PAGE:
Does that make any sense?

Trying to explain my question has left me wondering what it was I wanted to ask in the first place...
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Old 04-23-2010, 04:04 PM
 
Location: Seattle, Washington
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Quote:
Originally Posted by Katzpur View Post
I believe we can be "perfect in Christ" here on earth. When we enter into a covenant relationship with Him (I believe this happens at baptism), we become a new creature, not perfect on our own, but perfect through Him. It's as if someone who was completely broke and in debt up to his eyeballs set up a joint bank account with someone who had literally unlimited funds. As a result of that joint account, the person who went into it poor would now have all the wealth he could ever want or need. It wouldn't have it on his own, but through the relationship with his co-account owner. I see our being able to achieve perfection here on earth as being kind of like that. Once we are in Heaven, I think it's possible to achieve perfection on our own, but I don't think everybody will do so. Everyone doesn't have the desire to put forth the effort. And it will take effort. Nothing worth having doesn't take effort.
That is close to what I believe except the baptism part. I don't see how a physical washing does anything for God, but it does much for some as a public showing and nothing for others. I say.. to each his own.

Do you also see that this perfection may not be what we think it is? I have a dream that my 10 year old will become a doctor/lawyer (to support me when I am old LOL) but if she becomes a teacher will she still be perfect in my eyes? Yep! I just think we are too strict on what being perfect entails. As long as my daughter is happy, then to me she is perfect. That is why I don't think flawless is synonymous with perfect. We all will have flaws (not that being a teacher is a flaw but not supporting mom in her old age is ) but I believe we can achieve that perfection (eternal life) on earth and that it has nothing to do with any afterlife.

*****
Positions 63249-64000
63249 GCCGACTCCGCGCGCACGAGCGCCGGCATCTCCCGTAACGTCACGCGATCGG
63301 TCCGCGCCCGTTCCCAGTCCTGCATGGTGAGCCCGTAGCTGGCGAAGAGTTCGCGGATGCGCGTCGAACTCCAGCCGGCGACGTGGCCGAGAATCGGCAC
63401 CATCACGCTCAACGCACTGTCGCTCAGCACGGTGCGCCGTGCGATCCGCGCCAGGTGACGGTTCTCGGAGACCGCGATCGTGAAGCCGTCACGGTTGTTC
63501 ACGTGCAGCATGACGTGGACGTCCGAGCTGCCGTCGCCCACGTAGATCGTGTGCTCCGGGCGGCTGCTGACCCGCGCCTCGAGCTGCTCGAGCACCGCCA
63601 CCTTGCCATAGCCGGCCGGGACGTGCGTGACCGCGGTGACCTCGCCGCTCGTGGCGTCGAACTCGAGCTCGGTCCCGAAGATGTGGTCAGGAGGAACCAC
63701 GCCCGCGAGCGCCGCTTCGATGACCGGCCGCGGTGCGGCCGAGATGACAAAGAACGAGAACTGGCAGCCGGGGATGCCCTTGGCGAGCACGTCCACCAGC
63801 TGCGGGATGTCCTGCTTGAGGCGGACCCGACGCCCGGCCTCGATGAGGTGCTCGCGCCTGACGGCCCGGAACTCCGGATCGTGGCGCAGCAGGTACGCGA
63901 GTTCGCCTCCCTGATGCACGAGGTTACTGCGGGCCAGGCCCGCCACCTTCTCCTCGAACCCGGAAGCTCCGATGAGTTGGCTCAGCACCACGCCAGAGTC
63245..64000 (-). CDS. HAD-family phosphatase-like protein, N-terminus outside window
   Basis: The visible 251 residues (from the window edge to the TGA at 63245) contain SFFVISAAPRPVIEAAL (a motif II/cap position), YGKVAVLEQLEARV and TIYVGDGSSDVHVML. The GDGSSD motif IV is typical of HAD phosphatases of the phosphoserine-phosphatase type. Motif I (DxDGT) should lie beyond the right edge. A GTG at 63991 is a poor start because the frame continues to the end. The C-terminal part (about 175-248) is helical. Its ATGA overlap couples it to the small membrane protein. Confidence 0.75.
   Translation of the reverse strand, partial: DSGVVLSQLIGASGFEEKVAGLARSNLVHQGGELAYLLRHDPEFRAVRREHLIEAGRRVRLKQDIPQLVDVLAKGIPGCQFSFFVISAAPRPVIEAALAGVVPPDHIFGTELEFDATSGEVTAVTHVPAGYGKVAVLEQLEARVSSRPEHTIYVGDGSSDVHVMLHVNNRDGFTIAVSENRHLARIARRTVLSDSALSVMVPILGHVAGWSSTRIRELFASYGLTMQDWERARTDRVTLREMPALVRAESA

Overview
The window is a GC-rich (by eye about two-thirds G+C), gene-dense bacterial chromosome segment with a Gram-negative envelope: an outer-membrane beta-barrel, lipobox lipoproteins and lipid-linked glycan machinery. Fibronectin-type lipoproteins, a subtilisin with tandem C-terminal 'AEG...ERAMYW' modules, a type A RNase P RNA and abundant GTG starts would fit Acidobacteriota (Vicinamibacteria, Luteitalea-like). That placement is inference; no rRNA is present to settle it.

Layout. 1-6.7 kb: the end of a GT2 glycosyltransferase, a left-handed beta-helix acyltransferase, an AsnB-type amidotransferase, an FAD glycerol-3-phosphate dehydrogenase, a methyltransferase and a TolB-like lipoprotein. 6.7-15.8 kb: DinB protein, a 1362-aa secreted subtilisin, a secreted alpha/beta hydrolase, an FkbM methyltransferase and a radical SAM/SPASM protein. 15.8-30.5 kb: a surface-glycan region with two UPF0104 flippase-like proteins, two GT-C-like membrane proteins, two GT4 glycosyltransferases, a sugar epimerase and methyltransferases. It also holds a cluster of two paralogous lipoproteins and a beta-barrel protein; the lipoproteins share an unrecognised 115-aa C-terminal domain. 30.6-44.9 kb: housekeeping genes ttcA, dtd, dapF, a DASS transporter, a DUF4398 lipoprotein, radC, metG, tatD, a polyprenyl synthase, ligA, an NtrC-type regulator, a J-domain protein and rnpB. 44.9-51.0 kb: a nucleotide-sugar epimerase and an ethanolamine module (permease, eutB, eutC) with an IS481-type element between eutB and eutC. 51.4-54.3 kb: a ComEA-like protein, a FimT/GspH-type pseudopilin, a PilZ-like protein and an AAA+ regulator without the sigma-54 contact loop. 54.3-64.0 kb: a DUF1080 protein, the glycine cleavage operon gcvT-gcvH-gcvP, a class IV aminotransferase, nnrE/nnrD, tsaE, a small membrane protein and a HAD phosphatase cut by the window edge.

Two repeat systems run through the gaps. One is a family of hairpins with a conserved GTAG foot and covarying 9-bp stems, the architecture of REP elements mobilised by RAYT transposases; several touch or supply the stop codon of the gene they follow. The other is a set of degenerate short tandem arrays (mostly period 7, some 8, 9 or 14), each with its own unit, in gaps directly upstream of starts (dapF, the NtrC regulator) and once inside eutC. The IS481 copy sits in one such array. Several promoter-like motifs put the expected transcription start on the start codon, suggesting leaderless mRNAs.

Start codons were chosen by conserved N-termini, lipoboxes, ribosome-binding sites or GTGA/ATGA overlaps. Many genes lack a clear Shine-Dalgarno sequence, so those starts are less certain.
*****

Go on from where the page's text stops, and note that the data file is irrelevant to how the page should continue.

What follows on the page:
I think some Christians never strive for perfection because they feel it is an impossible task due to the thinking that one must be flawless in order to be perfect. I don't see that as the case. I can be perfect in God's eyes and still be seriously flawed...

And some will never see 'life with abundance' because they don't put forth the effort.. but again I don't see this as continuing into any afterlife.

Thanks for the response!
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Old 04-23-2010, 04:55 PM
 
Location: Salt Lake City
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Quote:
Originally Posted by katjonjj View Post
That is close to what I believe except the baptism part. I don't see how a physical washing does anything for God, but it does much for some as a public showing and nothing for others. I say.. to each his own.